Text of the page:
I got into a bit of a legal tet-a-tet with my suburban Connecticut, non-smoker mother in law the other day about the recent smoking ban in New York City. My mother in law has come to New York City and visited with my wife and I several times in the past; however she’s much more a country bumpkin than a city slicker.
That said she’s a child of the 70’s and she spent her time being wild and free. However that time has largely passed and she’s maybe reared back as many of us will eventually do to a far more conservative stance.
Still, the issue was the NYC smoking ban and we got to talking about the matter. Her daughter, my wife, is a big asthma sufferer and my lady is very sensitive to second hand smoke. But when her mother started prattling off about the First Amendment right she had to walk down the street and smoke her brains out, if she wanted to, I was taken aback. I listen to a lot of talk radio and I hear that thrown out a lot; “My First Amendment Rights!” So I figured right there I would open up the old government reference and get re-schooled on the Bill of Rights.
The First Amendment does not apply to the Right to Smoke. The First Amendment reads:
“Congress shall make no law respecting an establishment of religion, or prohibiting the free exercise thereof; or abridging the freedom of speech, or of the press; or the right of the people to assemble, and to petition the government for a redress of grievances.”
When I read that to mom, she was sort of stoked. She said, “See! I can peaceably assemble and smoke in the middle of Central Park if I wanted to.” My wife chimed in that she would still be in violation of law; she could though hold up a sign and say she doesn’t like the fact that she can’t smoke, which was a lot more in keeping with how I took the law to mean.
But then I did a little more reading down The Bill of Rights and I saw one Amendment which may apply to the NYC smoking ban. The Eighth Amendment. As everyone who smokes in NYC likely knows the fine for smoking where you’re not supposed to gets pretty steep; $50. There are 20 cigarettes in a standard ‘pack’ of cigarettes. That means if the smoker gets fined for each cigarette they smoke because they are smoking all 20 in public plazas, parks, or beaches, that you’re no longer talking about a $7 dollar pack of cigarettes anymore; you’re talking about a $1007 pack of cigarettes.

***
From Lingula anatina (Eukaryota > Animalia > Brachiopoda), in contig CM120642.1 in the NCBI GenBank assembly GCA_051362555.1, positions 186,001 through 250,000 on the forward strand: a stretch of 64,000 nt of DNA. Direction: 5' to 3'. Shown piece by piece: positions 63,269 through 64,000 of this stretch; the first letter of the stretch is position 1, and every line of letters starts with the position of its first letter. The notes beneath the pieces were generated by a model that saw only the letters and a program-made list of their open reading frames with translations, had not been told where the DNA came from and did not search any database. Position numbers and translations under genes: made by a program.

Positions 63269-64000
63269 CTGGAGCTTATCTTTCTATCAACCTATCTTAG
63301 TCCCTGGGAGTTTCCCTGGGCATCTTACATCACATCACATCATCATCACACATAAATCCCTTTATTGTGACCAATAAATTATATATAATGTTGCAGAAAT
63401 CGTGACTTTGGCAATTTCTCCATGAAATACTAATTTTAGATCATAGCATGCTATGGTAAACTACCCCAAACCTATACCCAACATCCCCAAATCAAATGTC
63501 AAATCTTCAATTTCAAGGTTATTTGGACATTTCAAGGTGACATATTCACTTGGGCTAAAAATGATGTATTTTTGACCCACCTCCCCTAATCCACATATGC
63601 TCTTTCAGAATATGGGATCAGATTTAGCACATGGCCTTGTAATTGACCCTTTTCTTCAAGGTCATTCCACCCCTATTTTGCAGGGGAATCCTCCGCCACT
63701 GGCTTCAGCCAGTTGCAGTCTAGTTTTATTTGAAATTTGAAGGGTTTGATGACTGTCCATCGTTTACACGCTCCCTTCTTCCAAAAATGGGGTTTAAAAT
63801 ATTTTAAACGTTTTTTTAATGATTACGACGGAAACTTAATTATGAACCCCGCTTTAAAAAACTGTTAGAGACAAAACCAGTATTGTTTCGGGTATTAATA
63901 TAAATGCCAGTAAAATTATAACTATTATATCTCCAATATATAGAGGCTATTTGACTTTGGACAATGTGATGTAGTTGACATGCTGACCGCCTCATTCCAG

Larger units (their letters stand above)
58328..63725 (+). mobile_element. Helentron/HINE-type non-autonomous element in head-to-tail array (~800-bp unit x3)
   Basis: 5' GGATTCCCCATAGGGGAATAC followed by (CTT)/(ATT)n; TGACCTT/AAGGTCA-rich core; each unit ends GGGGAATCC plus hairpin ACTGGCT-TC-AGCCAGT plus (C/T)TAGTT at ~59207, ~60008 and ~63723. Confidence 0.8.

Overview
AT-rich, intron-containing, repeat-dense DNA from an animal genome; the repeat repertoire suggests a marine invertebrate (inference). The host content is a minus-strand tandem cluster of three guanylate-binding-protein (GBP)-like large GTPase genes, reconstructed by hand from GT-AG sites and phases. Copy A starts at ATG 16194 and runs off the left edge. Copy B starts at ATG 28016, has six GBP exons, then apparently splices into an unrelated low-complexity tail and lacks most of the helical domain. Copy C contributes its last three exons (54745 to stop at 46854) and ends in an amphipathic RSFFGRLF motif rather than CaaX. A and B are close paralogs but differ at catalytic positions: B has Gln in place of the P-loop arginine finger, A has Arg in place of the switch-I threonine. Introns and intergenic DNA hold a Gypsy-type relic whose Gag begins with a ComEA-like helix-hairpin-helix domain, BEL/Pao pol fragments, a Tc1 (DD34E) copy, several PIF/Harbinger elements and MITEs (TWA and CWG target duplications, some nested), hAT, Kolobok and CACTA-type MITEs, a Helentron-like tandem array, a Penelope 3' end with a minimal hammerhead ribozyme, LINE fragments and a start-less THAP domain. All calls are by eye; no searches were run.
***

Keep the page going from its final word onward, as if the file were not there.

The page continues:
The Eighth Amendment states: “Excessive bail shall not be required, nor excessive fines imposed, nor cruel and unusual punishments inflicted.”
Even for someone like me who’s opposed to smoking, $1000 bucks per pack seems a tad high. This could be one of the reasons why the smoking ban in NYC has so many loopholes. Yes if you’re walking on the Great Lawn, puffing away in a field full of small children and an officer sees you, you’re likely to get a fine. But I’ve seen numerous people out in Times Square, Herald Square, and Union Square over the last several weeks smoking like nothing is the matter. It were as though the offenders were almost daring the NYPD to come down and write them up. In fact the only person to be fined by this law as of last check was a single photographer who was stoking officers to write him up.
Whatever the case about this new NYC smoking law, the first person to come to a lawyer with a single pack of cigarettes and 20 violations for smoking could say that their Eighth Amendment Rights were violated! Maybe that’s why Bloomberg and the NYPD are so light on enforcement!
A child of a couple of Marine brats from Corona, Jesse Schmitt has New York City deeply rooted in his blood. Having lived in different neighborhoods in Manhattan, the Bronx, Queens, and Brooklyn and tasted every corner of the five boroughs possible, Schmitt has an informed New York voice.